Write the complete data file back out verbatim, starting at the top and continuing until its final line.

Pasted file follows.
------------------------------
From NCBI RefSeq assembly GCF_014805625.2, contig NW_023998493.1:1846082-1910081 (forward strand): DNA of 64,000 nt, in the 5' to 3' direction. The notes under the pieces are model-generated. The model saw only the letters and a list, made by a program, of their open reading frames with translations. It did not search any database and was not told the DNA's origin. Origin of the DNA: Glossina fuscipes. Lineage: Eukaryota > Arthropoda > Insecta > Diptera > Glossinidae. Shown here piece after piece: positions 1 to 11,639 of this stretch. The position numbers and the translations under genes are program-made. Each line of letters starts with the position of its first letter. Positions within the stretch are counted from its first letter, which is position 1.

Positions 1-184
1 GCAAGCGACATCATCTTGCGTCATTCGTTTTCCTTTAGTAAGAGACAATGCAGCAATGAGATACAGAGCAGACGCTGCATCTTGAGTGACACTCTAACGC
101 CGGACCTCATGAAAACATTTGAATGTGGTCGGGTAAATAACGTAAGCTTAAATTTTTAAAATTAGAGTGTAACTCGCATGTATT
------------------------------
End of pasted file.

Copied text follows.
From NCBI RefSeq assembly GCF_014805625.2, contig NW_023998493.1:1846082-1910081 (forward strand): DNA of 64,000 nt, in the 5' to 3' direction. The notes under the pieces are model-generated. The model saw only the letters and a list, made by a program, of their open reading frames with translations. It did not search any database and was not told the DNA's origin. Origin of the DNA: Glossina fuscipes. Lineage: Eukaryota > Arthropoda > Insecta > Diptera > Glossinidae. Shown here piece after piece: positions 1 to 11,639 of this stretch. The position numbers and the translations under genes are program-made. Each line of letters starts with the position of its first letter. Positions within the stretch are counted from its first letter, which is position 1.

Positions 1-184
1 GCAAGCGACATCATCTTGCGTCATTCGTTTTCCTTTAGTAAGAGACAATGCAGCAATGAGATACAGAGCAGACGCTGCATCTTGAGTGACACTCTAACGC
101 CGGACCTCATGAAAACATTTGAATGTGGTCGGGTAAATAACGTAAGCTTAAATTTTTAAAATTAGAGTGTAACTCGCATGTATT